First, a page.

the writer is a lonely hunter

writing by Gail Aldwin and other Dorset writers

Writing prize longlist announced

Imagine my delight when I received an email saying The String Games has been longlisted in the Dorchester Literary Festival Local Writing Prize. This is fabulous news as it means my novel is recognised in my home county of Dorset. An announcement on Facebook gives details of the five other longlistees. It’s such fun to find myself in the great company of three writers I know and respect. They are Helen Baggott, author of Posted in the Past, Cathie Hartigan author of Notes from the Lost (Cathie was also shortlisted in 2018 competition with her debut novel) and Brent Shore author of Blessed are the Meek. The two other authors are A K Biggins author of Losing Jane and Vivienne Endecott  author of Exploring Englishness.

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(unusually) ahead of the technology game

Now everyone is using video technology to keep in touch during lockdown, I’m proud to say I’ve been using this throughout my VSO placement in Uganda to continue writing collaboratively with friends at 3-She. Our comedy writing trio began in March 2017 when Sarah Scally, Maria Pruden and I attended a comedy sketch writing workshop. Our sketch Killer Ladybugs was then selected for a scripted reading scratch night at the Marine Theatre in Lyme Regis.

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Flyer from the event in 2017

We continued our comedy writing journey at Sweet in Brighton, where Killer Ladybugs was staged as part of Cast Iron X, the tenth collection of short plays from Cast Iron Theatre. You can read about the experience here.

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Screenshot from WritersDuet of Killer Ladybugs

As we worked on new material, travelling across Dorset to meet up became very time consuming so we started using WritersDuet. This professional screenwriting software enabled us to draft our comedies collaboratively while discussing content during WhatsApp video calls.

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Impro on WhatsApp!

We’re still collaborating in this way and we are hoping to have a new sketch show ready for rehearsal whenever lockdown restrictions are lifted.

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E-volunteering and working as an author

Now that I’ve returned to the UK from my VSO volunteer placement at Bidibidi refugee settlement in Uganda, I’m getting back into the swing of my writing life. You can read about how I am collaborating with illustrator Fiona Zechmeister on a children’s picture book called Pan-de-mo-nium here. But I’m not yet willing to relinquish my experiences in Uganda, so I’m very pleased to share the news that I’ve been appointed as a Psychosocial Support and Emotional Learning Expert E-volunteer. This appointment followed an online application and interview. I have a job description and an E-volunteer agreement which last six months and is renewable. I am very impressed with the thorough application process and the support offered by VSO in my new role. I’m also finding this work dovetails very well with my current writing project.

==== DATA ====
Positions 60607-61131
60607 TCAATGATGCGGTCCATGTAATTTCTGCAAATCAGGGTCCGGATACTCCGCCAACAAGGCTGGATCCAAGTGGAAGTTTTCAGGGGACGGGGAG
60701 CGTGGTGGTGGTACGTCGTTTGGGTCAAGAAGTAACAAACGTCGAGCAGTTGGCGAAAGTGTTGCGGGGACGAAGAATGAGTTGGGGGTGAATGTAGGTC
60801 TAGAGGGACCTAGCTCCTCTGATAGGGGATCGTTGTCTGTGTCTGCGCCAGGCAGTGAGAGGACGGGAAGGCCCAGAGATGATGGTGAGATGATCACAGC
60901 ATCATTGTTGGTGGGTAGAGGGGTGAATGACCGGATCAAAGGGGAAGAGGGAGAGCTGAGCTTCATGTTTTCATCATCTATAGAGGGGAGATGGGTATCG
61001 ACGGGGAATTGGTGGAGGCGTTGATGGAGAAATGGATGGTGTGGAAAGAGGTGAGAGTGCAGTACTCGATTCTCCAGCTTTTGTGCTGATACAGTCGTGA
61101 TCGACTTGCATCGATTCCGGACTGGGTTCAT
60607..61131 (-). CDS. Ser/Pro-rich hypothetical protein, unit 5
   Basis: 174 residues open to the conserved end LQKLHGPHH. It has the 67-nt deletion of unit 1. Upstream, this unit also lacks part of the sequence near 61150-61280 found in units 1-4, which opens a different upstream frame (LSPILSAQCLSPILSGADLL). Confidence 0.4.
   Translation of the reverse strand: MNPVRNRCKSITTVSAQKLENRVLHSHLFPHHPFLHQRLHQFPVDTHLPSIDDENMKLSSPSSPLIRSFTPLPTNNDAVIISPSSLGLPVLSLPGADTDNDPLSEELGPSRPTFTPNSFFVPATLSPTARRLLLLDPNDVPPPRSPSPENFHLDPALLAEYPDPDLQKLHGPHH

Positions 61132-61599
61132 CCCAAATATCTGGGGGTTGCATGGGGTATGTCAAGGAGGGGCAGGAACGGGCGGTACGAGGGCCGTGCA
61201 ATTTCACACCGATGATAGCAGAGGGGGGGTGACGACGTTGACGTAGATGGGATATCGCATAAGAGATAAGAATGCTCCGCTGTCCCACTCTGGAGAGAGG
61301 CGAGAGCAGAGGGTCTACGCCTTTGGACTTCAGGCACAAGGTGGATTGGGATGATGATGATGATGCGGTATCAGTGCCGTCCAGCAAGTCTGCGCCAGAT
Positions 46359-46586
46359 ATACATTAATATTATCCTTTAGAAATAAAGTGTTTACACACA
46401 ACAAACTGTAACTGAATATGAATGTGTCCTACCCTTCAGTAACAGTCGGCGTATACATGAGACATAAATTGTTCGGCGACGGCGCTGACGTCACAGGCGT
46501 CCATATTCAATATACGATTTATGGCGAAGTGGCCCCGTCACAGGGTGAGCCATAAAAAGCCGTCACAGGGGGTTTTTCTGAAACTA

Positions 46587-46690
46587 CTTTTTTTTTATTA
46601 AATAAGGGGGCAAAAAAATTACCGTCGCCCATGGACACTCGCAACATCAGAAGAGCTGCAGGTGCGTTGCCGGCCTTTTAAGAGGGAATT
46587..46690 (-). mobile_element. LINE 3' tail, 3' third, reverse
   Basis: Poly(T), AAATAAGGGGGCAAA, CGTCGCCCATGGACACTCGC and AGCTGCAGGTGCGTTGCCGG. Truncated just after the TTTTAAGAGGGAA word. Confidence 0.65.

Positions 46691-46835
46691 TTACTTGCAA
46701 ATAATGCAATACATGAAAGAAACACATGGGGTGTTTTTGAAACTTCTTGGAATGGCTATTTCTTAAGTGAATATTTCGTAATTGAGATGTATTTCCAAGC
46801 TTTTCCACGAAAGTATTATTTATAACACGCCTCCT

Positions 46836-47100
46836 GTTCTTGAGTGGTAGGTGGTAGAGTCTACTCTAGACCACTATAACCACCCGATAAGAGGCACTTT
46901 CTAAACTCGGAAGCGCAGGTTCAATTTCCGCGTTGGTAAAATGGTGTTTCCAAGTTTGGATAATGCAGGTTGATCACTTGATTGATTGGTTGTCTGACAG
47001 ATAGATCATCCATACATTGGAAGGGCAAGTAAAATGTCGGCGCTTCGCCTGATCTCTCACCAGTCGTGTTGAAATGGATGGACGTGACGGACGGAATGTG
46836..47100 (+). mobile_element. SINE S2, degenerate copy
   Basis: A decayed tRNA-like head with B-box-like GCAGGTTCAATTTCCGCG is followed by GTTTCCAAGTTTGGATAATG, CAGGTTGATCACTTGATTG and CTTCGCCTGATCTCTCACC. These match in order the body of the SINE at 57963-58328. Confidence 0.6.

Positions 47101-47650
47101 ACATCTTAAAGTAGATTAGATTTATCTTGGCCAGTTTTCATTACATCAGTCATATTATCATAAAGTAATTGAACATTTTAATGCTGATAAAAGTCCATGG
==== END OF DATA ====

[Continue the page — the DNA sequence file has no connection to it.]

As part of my E-volunteer responsibilities, I’ll co-ordinate a task group with a focus on mental health, psychosocial support and emotional learning to help children and families in the poorest countries. Proposed work includes adapting advice material for parents to support the emotional wellbeing of young children during the Covid 19 lockdown. Already there is very relevant material published to support parenting, please see an example poster below:

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There are six posters altogether covering issues such as managing behaviour and providing structure for children during the Covid 19 lockdown. Click here to access these in a worldwide range of languages.

I’m also part of a storytelling task group and from my experience as an author of a children’s picture book, I hope to contribute fully.

During the Covid 19 restrictions, there are challenges in terms of coping with lockdown but also opportunities in extending virtual support to others. It’s a time of working out what’s important as an individual, as a family member and as part of a wider community.

How have you found Covid 19 has affected your outlook?

 

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On a road to somewhere

At a time when we’re restricted in our movements due to Covid19, it occurs to me that travelling by road is now something to savour. And there have been many journeys I’ve taken by road that are worth revisiting. From unsealed routes to highways, roads are symbolic of progress, a life path, even a map to the future and a way back to the past. But it’s the physical experience of travelling by road that I’m interested in exploring here. If you’ve followed my recent posts, you will be aware that the journey from Koboko to Yumbe in Uganda is along a red dust road. Travel behind another vehicle and visibility becomes a huge problem. Other hazards include cows (they always have right of way), motorbike taxis called boda bodas (which slip in the dust) and the inevitable potholes. The drive to Bidibidi refugee settlement is even worse especially when riding pillion on an off road bike. It felt like we were driving over corrugated iron and it was hard to believe the conditions could get any worse… but they did. With the arrival of the wet season in March, rivers of rain gouged deep tracks in the paths and on more than I occasion I got off the bike to walk rather than face negotiating another gully.